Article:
Economic Relations between Australia and Japan
Mr Uyama called at his own request to enquire what progress was being made on the matters raised during his visit on 6th February 1956: (vide para 5 of Record of Conversation).  He said that the Japanese Government was being pressed by organisations such as the Chamber of Commerce to conclude agreements with countries like Australia. He said that, while the Japanese Government could understand that progress would not be rapid, particularly since the attitude of some people in Australia is affected by 'the bitter memories of the war' organisations in Japan could not so easily understand.
2. It was explained to Mr Uyama that we had commenced preliminary discussions with the interested Departments but that progress had been slow and was likely to remain so. We had not concluded Treaties of Friendship, Commerce and Navigation with any country, and the conclusion with Japan of agreements covering many of the matters normally dealt with in such a treaty would represent for us, in many cases, the establishment of precedents. Mr Uyama was asked to assure his government that its representations were not being overlooked, but that progress was likely to be slow.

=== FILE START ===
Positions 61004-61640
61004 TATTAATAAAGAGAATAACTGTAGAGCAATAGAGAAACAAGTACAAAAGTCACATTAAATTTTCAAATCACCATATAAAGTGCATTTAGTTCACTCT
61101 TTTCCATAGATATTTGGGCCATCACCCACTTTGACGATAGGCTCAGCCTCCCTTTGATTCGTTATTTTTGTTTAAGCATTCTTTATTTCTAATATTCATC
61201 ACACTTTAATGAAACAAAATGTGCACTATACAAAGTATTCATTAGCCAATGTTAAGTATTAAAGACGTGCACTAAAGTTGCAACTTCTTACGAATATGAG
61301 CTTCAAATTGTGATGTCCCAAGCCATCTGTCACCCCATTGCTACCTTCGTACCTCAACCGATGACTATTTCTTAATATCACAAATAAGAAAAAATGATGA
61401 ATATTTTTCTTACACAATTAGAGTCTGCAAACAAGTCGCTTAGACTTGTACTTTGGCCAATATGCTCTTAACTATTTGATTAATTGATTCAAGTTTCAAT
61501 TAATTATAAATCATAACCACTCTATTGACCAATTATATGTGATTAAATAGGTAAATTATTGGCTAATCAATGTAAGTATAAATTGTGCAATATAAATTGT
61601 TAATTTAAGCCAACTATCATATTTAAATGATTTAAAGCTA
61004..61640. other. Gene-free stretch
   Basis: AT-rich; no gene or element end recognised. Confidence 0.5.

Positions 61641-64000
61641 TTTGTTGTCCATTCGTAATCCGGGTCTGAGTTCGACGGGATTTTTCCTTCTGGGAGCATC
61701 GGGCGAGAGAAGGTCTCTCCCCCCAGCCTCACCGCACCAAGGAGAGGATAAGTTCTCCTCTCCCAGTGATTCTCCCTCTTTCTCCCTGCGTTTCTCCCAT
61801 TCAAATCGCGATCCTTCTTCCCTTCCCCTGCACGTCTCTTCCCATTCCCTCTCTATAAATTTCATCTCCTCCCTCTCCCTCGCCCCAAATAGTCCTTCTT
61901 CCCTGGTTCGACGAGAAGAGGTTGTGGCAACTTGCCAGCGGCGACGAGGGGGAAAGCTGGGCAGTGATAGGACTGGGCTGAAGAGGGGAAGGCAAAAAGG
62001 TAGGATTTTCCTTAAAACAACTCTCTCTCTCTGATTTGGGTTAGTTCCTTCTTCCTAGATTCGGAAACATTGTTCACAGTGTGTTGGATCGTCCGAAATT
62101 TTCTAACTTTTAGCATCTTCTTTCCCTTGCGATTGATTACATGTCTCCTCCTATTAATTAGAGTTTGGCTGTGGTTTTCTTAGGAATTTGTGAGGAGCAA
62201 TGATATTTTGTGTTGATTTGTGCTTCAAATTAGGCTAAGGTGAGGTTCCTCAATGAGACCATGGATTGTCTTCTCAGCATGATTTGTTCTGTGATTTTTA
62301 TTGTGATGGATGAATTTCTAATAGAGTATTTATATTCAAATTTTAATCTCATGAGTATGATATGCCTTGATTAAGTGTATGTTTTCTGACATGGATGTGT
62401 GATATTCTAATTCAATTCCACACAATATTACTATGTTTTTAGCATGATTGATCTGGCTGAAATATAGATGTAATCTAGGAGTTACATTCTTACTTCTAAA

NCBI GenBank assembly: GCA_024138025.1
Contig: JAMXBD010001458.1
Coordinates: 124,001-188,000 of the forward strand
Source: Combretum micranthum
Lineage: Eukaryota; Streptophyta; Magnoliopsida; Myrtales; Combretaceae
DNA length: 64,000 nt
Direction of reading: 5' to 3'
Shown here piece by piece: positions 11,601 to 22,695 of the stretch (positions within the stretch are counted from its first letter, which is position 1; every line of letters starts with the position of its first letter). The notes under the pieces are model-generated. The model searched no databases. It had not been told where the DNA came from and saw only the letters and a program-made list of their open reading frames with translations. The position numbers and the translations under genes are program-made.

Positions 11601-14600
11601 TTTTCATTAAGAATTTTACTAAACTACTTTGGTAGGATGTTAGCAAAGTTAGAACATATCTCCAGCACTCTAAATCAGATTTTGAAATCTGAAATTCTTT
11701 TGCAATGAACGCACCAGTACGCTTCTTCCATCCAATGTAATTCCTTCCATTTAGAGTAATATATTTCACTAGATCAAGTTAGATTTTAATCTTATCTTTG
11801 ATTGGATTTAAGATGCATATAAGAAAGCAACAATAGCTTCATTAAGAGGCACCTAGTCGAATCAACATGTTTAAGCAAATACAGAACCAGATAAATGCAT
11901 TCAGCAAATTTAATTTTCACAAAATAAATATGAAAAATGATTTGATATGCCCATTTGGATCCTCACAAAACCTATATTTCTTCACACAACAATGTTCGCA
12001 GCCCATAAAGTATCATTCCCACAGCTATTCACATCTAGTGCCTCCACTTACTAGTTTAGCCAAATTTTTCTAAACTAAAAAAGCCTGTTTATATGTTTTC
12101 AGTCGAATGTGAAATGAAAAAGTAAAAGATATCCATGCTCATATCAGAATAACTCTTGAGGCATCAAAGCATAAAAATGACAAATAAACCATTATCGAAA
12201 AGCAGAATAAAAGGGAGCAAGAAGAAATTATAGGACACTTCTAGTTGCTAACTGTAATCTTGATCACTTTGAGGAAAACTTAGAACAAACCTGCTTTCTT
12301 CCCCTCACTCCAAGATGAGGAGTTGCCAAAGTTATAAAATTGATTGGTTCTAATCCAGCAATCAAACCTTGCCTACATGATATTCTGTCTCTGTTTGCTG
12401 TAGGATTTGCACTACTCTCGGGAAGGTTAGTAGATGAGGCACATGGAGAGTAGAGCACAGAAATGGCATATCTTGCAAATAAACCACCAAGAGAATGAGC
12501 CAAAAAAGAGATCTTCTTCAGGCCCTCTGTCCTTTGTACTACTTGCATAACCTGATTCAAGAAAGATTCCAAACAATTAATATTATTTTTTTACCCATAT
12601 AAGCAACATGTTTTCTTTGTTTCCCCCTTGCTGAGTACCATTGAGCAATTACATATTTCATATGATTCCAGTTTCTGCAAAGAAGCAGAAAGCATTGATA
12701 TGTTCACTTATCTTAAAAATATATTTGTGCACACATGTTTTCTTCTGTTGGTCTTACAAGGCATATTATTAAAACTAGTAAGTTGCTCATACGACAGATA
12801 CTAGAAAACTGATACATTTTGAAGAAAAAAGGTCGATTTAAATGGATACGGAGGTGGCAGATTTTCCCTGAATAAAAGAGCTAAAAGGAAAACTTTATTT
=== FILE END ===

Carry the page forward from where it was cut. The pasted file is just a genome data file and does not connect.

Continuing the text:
3. On 6th February, 1956, Mr Shaw had asked what would be the position of Australians in Japan after the lapse on 28th April, 1956, of Article 12 of the Peace Treaty with Japan which requires Japan to give most-favoured-nation treatment or national treatment in respect of certain specified matters to the extent that most- favoured-nation or national treatment is accorded by (in our case) Australia. Mr Uyama said that he had been notified by Tokyo that the position would remain unchanged. Japan will continue to give most-favoured-nation or national treatment to Australia to the extent that Australia extends such treatment to Japan.